Sabah Minja grows apples on his 1.3 hectare plot of land in northwest Albania, where the climate typically has cool winters and hot, dry summers. But lately Minja has noticed a shift in weather that is starting to affect his apple production.
"I have seen the effects of climate change over the last several years. We are having very hot summers with no rainfall, which is very bad for agriculture. These high temperatures are deforming the shape of my apples and affecting the taste."
Sabah is one of millions of farmers whose crops are suffering from the effects of changing weather patterns throughout Europe and Central Asia. Over the last few decades, temperatures have been shifting along with rain and snow patterns, resulting in more frequent droughts and floods.
Agriculture is highly sensitive to climate, and these shifts can have huge impacts on farming and farmers, especially poor farmers in the region, who often earn less than $5 a day and depend on crops for their food and livelihoods.
To address this challenge, the World Bank has teamed-up with four countries—Albania, FYR Macedonia, Moldova and Uzbekistan—to increase the resiliency of agricultural systems to climate change. This work includes recommendations to address specific vulnerabilities in the agricultural sector in these countries and awareness raising initiatives across the board.
Projections show that overall temperatures will increase in these four countries while precipitation will become more variable—especially during the growing season, which could mean less water for irrigation and lower yields.
Over the last three years, the Regional Program on Reducing the Vulnerability to Climate Change in ECA Agricultural Systems has been assessing the potential impacts of climate change on agricultural systems and developing adaptation options that can be mainstreamed into national and localized policies, programs and investments.To develop individual responses, the World Bank has worked closely with partners from the Ministry of Agriculture, Ministry of Environment, Agricultural agencies, NGOs, farmers and other stakeholders.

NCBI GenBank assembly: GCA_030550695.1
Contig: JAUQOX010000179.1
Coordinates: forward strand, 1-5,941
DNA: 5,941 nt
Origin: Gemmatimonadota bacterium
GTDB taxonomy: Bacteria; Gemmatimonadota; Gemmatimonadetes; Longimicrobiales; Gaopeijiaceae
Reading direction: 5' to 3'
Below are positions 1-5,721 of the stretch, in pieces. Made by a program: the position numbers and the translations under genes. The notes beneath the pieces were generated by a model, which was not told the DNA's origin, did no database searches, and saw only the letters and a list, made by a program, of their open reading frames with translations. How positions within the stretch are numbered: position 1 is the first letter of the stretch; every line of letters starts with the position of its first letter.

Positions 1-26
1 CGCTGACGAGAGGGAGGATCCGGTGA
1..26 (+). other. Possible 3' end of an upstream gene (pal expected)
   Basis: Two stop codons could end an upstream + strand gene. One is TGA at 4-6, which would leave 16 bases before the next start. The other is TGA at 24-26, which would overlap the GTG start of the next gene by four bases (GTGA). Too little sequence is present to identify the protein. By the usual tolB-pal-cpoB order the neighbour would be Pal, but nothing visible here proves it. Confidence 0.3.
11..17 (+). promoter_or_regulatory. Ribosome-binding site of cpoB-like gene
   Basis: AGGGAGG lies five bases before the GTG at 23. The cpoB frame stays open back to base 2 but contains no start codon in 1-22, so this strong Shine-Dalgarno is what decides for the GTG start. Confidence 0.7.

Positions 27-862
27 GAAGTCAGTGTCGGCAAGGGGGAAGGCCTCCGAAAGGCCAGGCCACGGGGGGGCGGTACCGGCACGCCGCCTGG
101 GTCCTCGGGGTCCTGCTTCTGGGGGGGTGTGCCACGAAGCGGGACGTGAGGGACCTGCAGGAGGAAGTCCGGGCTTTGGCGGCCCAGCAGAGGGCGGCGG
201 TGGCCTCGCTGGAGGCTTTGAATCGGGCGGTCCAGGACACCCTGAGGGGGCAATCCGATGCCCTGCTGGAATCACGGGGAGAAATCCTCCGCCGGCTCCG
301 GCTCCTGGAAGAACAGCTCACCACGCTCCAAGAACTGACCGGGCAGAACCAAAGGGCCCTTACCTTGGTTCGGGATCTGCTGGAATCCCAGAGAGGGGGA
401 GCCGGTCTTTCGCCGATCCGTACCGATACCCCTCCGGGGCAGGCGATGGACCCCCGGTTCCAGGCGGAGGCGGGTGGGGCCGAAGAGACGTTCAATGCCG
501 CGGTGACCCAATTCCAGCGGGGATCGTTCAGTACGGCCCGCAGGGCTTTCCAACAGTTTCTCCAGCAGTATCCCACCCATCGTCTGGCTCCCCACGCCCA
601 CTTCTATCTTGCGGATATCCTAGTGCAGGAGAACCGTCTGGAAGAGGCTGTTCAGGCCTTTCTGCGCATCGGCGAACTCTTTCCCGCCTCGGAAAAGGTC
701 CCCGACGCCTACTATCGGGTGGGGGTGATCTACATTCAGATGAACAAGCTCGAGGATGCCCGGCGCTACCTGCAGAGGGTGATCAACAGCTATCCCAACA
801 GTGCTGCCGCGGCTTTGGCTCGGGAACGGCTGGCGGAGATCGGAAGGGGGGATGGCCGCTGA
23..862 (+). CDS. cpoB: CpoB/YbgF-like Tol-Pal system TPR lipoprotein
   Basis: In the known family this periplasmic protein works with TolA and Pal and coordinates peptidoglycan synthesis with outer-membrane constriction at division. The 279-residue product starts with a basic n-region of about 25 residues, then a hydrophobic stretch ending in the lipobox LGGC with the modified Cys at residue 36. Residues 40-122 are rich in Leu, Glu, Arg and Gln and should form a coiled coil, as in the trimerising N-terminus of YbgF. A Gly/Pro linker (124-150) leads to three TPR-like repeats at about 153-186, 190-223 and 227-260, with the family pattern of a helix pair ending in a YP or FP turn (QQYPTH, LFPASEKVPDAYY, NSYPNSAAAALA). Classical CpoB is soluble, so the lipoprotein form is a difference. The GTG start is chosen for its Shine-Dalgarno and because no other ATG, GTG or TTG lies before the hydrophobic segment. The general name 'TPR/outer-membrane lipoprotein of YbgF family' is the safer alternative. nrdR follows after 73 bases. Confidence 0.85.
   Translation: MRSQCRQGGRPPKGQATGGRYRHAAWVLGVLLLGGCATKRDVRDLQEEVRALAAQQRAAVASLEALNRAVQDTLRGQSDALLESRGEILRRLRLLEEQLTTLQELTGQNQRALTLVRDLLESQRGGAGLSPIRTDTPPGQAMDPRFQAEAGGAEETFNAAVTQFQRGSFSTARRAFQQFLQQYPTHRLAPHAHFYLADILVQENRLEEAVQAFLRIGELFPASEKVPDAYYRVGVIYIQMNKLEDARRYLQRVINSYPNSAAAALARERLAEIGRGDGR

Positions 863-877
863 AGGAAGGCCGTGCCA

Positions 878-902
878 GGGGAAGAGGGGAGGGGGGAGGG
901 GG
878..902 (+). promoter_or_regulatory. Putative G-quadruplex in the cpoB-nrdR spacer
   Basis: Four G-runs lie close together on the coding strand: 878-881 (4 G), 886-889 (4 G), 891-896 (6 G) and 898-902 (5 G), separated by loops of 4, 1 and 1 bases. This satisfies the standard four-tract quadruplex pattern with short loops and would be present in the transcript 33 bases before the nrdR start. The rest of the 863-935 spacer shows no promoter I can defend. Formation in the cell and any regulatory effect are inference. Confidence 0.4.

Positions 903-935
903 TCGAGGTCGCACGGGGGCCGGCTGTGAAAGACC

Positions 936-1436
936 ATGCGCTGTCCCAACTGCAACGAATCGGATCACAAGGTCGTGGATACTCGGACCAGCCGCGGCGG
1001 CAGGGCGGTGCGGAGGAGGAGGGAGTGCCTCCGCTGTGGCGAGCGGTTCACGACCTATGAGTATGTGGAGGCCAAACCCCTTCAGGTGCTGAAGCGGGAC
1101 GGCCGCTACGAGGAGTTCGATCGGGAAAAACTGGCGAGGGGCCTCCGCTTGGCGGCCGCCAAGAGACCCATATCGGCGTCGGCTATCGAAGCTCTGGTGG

"In the course of this Program we combined climate, water and crop models to assess the impact of climate change on agricultural production, and applied economic analysis to an array of practical adaptation options," says William Sutton, Senior Agricultural and Resource Economist and Task Team Leader for this Program, "but we understand that climate models are imperfect, so we also used a very participatory approach, discussing with farmers to better understand the types of government support they would like to see."
Most recently, draft Impact Assessments and Menus of Adaptation Options were discussed with key national and local stakeholders during National Dissemination and Awareness Raising Conferences held in each country during March and April.
These discussions and other program components will soon result in a final set of recommendations for practical policies, programs and investments to help reduce vulnerability to climate change, which will be integrated across countries into a Regional Synthesis report, currently being developed for regional discussions.
Once put into place nationally, these recommendations can begin to help rural farmers like Sabah deal with the difficulties of a projected future climate. In fact, all of the Program countries are already exploring ways to implement recommended measures through World Bank-financed projects and other programs.
"We are trying to adapt to climate change," says Sabah Minja, "for example, we are changing apple varieties to one which produces fruit in November, instead of August, when the temperatures are too high. The Program has helped a lot. Taking into consideration that temperatures are rising and irrigation is becoming difficult, I have been implementing new, drip irrigation methods."
For more information on the Regional Program on Reducing the Vulnerability to Climate Change in ECA Agricultural Systems, please go to www.worldbank.org/eca/climateandagriculture.